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Researchers at Houston Methodist kept mice from getting the flu by removing a gene that regulates their immune system. According to a study recently published in Nature Immunology (online Oct. 3), mice missing the gene Trim29 eliminated human influenza virus within 48 hours, protecting them from infection.
“Influenza is the leading cause of death from infections worldwide. An effective treatment is vital, especially for children, the elderly and patients with compromised immune systems,” said Zhiqiang Zhang, PhD, the paper’s lead author and assistant member of transplant immunology at Houston Methodist Research Institute. “Mice lacking Trim29 kept them from a full blown infection and completely cleared them of the virus. This finding points the way to a potential flu treatment.”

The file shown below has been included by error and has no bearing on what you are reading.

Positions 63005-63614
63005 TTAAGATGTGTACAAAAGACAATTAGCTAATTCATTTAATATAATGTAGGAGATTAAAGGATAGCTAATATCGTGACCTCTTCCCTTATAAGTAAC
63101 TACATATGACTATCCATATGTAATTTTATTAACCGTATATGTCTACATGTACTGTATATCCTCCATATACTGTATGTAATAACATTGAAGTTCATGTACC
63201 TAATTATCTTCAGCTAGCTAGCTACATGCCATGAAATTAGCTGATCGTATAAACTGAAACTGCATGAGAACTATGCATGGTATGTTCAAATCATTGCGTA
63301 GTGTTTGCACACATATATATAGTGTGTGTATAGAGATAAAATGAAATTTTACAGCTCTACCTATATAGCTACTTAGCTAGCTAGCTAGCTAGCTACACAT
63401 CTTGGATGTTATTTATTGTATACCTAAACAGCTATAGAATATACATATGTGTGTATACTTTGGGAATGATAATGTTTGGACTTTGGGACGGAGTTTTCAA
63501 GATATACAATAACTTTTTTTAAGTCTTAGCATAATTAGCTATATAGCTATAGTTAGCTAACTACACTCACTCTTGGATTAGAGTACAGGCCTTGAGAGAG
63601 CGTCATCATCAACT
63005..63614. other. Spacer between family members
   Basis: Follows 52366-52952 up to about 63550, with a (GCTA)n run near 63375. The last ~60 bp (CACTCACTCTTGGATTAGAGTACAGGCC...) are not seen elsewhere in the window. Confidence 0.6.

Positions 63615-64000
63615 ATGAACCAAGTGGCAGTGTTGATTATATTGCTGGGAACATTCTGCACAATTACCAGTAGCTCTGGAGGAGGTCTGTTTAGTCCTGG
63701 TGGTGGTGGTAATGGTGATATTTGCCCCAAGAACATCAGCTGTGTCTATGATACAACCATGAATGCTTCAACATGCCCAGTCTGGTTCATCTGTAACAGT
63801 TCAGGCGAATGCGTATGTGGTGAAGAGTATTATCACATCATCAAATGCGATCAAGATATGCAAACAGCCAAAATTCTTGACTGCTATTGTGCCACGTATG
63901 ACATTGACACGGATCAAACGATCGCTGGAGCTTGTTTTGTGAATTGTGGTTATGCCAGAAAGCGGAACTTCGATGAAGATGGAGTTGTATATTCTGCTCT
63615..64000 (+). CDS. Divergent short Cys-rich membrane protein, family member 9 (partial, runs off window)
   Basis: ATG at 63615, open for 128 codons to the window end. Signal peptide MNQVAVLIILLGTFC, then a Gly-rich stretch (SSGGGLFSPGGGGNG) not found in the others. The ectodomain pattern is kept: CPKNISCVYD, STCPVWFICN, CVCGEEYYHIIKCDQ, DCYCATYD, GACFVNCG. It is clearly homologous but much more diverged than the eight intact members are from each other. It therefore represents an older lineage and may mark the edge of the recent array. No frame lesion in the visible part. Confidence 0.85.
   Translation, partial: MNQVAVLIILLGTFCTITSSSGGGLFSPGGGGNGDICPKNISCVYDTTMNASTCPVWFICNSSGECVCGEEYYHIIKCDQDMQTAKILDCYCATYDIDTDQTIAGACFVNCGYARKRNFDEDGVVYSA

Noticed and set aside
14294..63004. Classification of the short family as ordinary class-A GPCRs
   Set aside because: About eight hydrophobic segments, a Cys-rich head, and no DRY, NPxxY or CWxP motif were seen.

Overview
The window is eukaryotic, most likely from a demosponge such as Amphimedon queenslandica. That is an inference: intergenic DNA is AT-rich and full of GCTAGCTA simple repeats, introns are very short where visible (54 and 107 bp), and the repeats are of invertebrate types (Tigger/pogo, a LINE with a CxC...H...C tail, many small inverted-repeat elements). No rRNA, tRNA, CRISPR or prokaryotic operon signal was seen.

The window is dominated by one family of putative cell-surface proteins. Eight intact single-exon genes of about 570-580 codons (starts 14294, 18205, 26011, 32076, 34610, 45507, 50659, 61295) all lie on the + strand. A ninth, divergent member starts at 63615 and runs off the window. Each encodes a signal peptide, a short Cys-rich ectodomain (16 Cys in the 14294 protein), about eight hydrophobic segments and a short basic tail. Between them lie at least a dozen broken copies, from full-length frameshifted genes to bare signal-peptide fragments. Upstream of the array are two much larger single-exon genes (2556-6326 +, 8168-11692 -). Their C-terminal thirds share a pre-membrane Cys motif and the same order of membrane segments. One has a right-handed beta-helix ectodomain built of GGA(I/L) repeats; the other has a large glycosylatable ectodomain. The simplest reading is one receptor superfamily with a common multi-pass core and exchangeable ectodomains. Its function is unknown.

Immune cells around the lungs are the first line of defense against infections. The gene Trim29, or Tripartite Interaction Motif 29, controls activation of lung immune cells after viral infections. Zhang’s team infected mice without the gene with the H1N1 flu virus and compared their survival and amount of virus to normal mice. Mice lacking Trim29 survived with no detectable infection or virus.
Co-authors of the study included Junji Xing, PhD, Bin Yuan, PhD, Zhuo Wang, PhD, Li Jia, PhD, Rui Jin, PhD, and Xian Chang Li, MD, PhD, all of Houston Methodist Research Institute); and Leiyun Weng, PhD, Hongbo Lu, MD, and Yong-Jun Liu, MD, PhD, all of Medimmune, Inc.
The research was supported in part by the Wellcome Trust Sanger Institute Mouse Genetics Project and the National Institutes of Health.
Source: Houston Methodist